Microsoft: Tech support scammers moving to email campaigns

Researchers have blocked mass email campaigns from hackers that mask malicious links as legitimate communications and trick users into paying for unnecessary support services.
By Jessica Davis
01:49 PM
Tech support scammers

Screensnap via Microsoft

Microsoft researchers have discovered new tech support scam campaigns being delivered through mass phishing emails.

The researchers discovered the company’s anti-spam filters blocked these attacks that use social engineering techniques like brand spoofing, mimicking legitimate communications and disguising malicious links, according to researchers.

The links attached to these malicious emails lead to tech support scam websites that are worded to trick the user into calling hotlines and paying for unnecessary support services for contrived problems with a device, platform or software, researchers said.

Tech support scams have been widespread for a number of years, but the use of email is relatively new. Microsoft said that it doesn’t point to hackers easing other attack methods. Rather, the cybercriminals are casting a wider net.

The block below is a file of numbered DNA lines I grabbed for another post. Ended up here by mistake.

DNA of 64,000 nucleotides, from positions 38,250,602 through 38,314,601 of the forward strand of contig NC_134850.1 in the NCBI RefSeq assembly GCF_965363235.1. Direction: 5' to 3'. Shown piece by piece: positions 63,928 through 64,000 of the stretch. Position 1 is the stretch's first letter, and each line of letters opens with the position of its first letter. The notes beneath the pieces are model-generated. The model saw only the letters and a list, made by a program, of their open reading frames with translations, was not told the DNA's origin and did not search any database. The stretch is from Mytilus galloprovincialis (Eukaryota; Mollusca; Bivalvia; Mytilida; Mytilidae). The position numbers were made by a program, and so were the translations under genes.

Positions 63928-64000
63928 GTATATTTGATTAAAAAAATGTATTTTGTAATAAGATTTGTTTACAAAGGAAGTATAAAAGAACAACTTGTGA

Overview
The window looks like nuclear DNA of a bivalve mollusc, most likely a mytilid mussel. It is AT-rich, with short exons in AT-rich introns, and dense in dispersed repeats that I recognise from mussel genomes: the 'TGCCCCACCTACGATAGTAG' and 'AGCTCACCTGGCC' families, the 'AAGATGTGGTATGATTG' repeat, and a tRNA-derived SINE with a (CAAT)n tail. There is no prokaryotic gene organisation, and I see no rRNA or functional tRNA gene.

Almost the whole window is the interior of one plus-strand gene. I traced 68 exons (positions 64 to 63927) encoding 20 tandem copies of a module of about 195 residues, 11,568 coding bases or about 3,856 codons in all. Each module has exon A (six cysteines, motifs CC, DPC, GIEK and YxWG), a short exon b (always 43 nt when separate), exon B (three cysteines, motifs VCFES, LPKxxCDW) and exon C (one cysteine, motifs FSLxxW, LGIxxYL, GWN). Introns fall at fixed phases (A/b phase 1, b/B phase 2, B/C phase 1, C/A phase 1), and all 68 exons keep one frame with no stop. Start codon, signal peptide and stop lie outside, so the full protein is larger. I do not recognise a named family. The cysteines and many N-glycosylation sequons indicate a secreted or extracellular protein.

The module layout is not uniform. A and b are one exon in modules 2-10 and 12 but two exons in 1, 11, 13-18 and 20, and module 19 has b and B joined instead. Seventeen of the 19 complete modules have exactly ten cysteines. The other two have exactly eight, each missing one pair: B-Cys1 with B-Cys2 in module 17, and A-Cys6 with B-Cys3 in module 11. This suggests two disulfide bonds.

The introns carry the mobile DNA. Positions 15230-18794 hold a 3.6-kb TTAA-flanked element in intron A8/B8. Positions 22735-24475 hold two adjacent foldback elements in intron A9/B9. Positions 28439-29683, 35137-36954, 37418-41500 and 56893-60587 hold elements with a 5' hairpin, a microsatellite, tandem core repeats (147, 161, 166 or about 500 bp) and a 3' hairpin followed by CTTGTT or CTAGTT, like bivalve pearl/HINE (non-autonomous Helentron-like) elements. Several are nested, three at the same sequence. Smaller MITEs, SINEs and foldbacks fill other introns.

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About 3 million users are targeted by tech support scams each month. Traditionally, these scams are found in malicious ads, phone calls or malware that features a false tech error message.

The phishing emails appear to be legitimate notifications from online retailers or professional social networking sites with malicious links hidden in harmless appearing text. Researchers said the link redirects the user to pharmaceutical or dating websites.

The landing page for the tech support scams mimic legitimate sites. However, the sites display pop-up messages with customer service phone numbers and fake warnings. As part of the scam, the users who call the number are directed to agents who trick users into paying for fake technical support.

Hackers have ramped up their phishing campaigns on the healthcare industry this year. A Washington University School of Medicine employee responded to a phishing email in March, compromising 80,000 patient records.

In June, Torrance Medical Center reported two email accounts were hit with a phishing attack in April.

A recent ESET study found that while C-suite executives are receiving quality cybersecurity education, the hackers will move to other employees to gain access to a network.

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